Does hepatitis C virus (HCV) subtype have clinical importance?
According to a recent review published in Medscape
Gastroenterology, the identification of viral subtypes is of
clinical importance because it can be predictive of response to
therapy. Many of the clinical trials that have investigated
interferon treatment of chronic hepatitis C infection have
demonstrated the effect of HCV genotype on response to therapy.
Genotype 1b is not effectively treated with interferon monotherapy,
with only 10%-15% of treated patients exhibiting long-term
response. By contrast, individuals infected with HCV of genotypes
1a, 2a, 2b, and 3a have significantly higher long-term response
rates. Additionally, the identification of subtypes is of clinical
importance, because it has been demonstrated that subtype
1a-infected individuals respond better to interferon monotherapy
than their 1b-infected counterparts.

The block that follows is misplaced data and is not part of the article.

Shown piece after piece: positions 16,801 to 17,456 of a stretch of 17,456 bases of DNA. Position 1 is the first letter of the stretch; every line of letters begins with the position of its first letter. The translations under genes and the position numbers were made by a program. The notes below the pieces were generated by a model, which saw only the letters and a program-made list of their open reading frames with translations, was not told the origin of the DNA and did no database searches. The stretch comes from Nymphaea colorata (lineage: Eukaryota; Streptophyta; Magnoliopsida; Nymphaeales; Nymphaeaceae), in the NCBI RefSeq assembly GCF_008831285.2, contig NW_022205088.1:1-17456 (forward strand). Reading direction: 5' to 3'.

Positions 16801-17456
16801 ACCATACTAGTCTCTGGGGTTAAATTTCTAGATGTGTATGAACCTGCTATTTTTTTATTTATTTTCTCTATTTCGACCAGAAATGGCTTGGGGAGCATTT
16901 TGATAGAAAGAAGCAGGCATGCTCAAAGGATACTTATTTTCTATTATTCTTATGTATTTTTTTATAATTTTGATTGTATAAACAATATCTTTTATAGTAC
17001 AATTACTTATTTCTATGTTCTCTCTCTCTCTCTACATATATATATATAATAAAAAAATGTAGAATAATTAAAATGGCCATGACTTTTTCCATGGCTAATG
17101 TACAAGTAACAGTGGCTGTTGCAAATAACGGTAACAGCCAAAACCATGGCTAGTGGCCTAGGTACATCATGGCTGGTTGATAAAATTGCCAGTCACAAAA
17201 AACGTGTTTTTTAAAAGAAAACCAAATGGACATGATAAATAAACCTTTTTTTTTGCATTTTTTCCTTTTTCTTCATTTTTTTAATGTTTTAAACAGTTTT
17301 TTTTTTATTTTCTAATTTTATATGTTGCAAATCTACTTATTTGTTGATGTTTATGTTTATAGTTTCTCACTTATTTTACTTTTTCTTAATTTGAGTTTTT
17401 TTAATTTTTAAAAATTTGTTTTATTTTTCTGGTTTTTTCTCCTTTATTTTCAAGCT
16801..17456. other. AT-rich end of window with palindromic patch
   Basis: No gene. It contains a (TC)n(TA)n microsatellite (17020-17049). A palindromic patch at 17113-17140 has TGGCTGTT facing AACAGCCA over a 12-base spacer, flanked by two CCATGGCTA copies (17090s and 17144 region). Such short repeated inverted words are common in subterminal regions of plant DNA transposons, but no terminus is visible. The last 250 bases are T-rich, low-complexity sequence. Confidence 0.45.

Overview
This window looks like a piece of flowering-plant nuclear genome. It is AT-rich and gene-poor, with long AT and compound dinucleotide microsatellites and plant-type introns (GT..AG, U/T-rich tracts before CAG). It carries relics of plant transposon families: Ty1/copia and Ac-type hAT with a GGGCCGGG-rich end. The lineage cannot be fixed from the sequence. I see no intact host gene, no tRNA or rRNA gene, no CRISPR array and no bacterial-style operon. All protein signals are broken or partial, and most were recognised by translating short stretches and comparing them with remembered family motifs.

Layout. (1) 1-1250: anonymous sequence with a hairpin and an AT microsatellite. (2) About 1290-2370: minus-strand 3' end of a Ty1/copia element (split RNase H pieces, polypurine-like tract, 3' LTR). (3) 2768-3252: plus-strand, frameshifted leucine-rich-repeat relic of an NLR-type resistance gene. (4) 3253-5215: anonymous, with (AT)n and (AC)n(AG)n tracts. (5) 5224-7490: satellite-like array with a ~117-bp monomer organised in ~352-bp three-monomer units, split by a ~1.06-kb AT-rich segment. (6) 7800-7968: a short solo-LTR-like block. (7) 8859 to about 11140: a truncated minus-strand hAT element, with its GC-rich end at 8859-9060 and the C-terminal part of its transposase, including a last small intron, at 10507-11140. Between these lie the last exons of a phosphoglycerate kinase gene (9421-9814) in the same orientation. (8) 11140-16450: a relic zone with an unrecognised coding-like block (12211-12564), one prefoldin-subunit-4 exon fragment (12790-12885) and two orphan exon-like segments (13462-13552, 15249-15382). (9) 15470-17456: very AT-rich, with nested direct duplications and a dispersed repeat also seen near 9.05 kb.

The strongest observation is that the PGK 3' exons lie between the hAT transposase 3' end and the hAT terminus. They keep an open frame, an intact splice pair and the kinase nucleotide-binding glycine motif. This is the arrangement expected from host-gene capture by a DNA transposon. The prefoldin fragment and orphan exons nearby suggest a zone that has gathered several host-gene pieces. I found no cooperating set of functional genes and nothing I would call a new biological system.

There are 6 main genotypes of HCV, which are classified
numerically from 1 to 6. Each genotype is further stratified by
subtype, which is alphabetically assigned as "a," "b," and so on.
Molecular characterization of the virus has revealed heterogeneity
between isolates from different genotypes and individual subtypes.
The prevalence of individual genotypes varies by geographic region,
with genotype 1 showing a worldwide distribution. Other HCV
isolates are region specific.
This effect of HCV viral genotype and subtype on response to
therapy was observed to be independent of age, gender, and duration
of disease. Large clinical trials conducted by both McHutchison and
colleagues and Poynard and associates demonstrated an efficacy rate
of 65% for combination therapy in non-1b-infected individuals. The
percentage of sustained responders for genotype 1b-infected
individuals was almost twice as great with combination therapy as
with interferon monotherapy. These findings represent considerable
improvements in the treatment options for both clinicians and
Further advances in understanding the dynamics of viral
replication, the evolution of treatment-resistant quasispecies, and
how these events are likely to affect antiviral strategies will aid
in the development of novel therapeutic approaches.
Source: Fanning LJ, Shanahan F.: The Hepatitis C Virus:
Master of Diversity and Challenging Adversary. Medscape
Gastroenterology, 2000. © 2000 Medscape, Inc.
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